Muscles, money, melanoma. What more could you want?
For some reason, Michael Bay decided to make a Fargo-esque movie about a real story; Pain & Gain is the “true crime” tale of three mid-90s Miami weightlifters who are too set on absolute success to realize that they’ve fucked up beyond their worst nightmares.
Unlike his film’s narrators, Bay seems to have succeeded.
Maybe he succeeded because there aren’t any giant robots, or maybe it’s because truth is stranger than fiction and this story is already good enough. Or maybe it was because he got Mark Wahlberg, Dwayne “The Rock” Johnson, and Anthony Mackie to play his barely clued-in protago-villains (“Don’t worry, I’ve watched a lot of movies,” says Walhberg’s character on the topic of kidnapping, “I know what I’m doing.”), and then convinced Ed Harris and Tony Shalhoub to round out his cast.
I’m not saying that this movie is exceptionally good or a critical success. I’m saying that it wildly exceeded my (admittedly low) expectations. The movie flunks the Bechdel test, sidelining the few female characters involved in favor of focusing on a plethora of detestable assholes who feel like they came straight out of a game of Fiasco. Their fluctuating connection to reality coupled with the greedy entitlement of Wahlberg’s character pulls the movie along like a freight train, complete with ensuing train wreck. Their musclebound, idiotically-genius antics exemplify the phrase “hot mess.”
More specifics after the break.
This film was described to me as “dripping with 90s Miami.” I lack the context to tell you whether or not that’s true, but it certainly shows off just how absolutely nuts it is to pursue the extremities of the American Dream, to lust after success and money at any cost. It makes no bones about showing off the results of obsessive stupidity either; since the movie opens with police coming for Walhberg’s character, you’re never in any doubt as to whether everything is going to go down the drain. The various characters tag-team as narrator, their voices coming to the fore as the movie follows their story from a closer angle, and it gives you an opportunity to get inside their heads. Best of all, their thoughts lay open just how unfortunate their compulsive pursuit of cash ends up being, and they make it abundantly clear just how terrible (or simply out-of-touch) most of them are.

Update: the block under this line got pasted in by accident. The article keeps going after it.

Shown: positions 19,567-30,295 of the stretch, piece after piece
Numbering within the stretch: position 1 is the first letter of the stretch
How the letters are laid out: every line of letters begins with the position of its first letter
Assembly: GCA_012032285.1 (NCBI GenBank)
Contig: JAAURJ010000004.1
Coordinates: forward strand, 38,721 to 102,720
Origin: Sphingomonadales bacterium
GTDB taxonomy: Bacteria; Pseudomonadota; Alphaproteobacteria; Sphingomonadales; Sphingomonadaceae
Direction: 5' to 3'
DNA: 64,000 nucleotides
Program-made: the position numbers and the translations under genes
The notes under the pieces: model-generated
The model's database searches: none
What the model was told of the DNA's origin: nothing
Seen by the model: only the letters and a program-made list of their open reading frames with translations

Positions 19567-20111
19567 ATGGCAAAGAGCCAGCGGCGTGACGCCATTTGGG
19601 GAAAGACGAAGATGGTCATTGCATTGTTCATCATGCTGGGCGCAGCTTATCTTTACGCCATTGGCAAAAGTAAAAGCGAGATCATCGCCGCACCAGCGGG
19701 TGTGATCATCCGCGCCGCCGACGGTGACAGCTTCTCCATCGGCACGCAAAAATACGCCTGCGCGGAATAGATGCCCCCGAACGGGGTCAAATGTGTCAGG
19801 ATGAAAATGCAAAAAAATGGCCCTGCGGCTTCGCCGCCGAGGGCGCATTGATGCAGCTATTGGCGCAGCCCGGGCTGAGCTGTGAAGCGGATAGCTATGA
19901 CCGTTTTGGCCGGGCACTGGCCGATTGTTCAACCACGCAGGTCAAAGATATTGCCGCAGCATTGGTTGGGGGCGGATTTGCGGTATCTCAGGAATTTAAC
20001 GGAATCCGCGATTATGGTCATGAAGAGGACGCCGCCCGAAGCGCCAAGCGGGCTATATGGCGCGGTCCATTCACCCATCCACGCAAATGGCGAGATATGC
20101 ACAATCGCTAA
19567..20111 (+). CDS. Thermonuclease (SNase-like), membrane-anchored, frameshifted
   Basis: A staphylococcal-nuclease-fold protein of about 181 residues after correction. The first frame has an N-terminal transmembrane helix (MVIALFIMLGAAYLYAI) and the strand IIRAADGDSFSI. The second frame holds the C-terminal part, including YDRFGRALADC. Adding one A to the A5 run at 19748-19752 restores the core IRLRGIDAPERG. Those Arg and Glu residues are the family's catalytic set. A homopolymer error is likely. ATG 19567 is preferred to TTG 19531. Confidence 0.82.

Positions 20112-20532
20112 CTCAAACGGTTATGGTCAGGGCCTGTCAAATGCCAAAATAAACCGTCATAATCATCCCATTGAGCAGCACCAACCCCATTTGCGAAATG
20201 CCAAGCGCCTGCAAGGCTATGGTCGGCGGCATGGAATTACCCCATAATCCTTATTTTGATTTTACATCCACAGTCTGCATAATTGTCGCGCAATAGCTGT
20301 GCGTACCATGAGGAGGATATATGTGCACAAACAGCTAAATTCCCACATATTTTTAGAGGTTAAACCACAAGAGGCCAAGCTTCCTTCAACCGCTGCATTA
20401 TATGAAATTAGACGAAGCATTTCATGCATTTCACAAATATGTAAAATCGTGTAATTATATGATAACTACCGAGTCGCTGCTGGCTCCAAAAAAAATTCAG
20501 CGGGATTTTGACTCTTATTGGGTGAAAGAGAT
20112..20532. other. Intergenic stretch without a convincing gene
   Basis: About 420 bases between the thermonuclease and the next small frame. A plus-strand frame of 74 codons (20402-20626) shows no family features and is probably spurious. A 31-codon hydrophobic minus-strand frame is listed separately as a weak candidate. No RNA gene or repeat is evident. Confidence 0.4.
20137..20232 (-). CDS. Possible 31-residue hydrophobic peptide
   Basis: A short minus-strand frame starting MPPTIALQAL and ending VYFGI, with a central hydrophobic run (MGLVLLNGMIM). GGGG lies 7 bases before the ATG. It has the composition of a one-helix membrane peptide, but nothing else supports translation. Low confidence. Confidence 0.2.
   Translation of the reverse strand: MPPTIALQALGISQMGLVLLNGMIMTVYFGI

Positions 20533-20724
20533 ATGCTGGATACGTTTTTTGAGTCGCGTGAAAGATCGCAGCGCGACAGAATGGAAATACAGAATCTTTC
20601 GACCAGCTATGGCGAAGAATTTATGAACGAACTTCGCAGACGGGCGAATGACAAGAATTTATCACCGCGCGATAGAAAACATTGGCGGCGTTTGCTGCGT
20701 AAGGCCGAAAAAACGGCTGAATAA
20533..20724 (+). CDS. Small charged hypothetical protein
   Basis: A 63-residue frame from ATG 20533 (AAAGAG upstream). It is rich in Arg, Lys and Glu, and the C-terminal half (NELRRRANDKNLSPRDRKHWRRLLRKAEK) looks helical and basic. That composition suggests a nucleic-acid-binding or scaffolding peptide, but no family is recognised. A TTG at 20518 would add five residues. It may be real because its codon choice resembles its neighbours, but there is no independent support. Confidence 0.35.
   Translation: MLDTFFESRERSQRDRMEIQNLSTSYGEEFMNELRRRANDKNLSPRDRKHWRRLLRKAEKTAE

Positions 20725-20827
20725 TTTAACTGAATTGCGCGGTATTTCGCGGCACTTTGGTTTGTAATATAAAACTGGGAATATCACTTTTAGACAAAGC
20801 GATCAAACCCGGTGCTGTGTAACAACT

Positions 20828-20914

As soon as I heard about it, I worried that this movie would simply normalize the horrible behavior and attitudes of the main characters, leaving them as newer, more muscular versions of the “self-made men” Wahlberg’s character is so obsessed with: patriotic, upstanding “self-made” individuals like Scarface‘s Tony Montana or The Godfather‘s Michael Coreleone. You see the disconnect here. I imagine that some silly young men will still look at these guys and think “that was awesome,” but for the most part it seems pretty clear that we aren’t intended to look up to any of these guys. They’re too close to being Apocalypse World characters with their simple driving needs for me to feel like they deserve any better than they get.
Will you like the movie? Maybe. It depends on how much 90s Miami you’re willing to put up with. If you can tolerate watching male privilege and obsession with the appearance of success as they run rampant across the screen before finally crashing and burning, maybe you’ll like this movie. Well, actually, the male privilege never goes away. Instead the various male characters just fuck up one too many times. That said, it’s very satisfying to see the idiots get what’s coming to them.
So maybe you’ll like it and maybe you won’t. I found it entertaining enough, and with an appropriate sense of schadenfreude I suspect that you may too.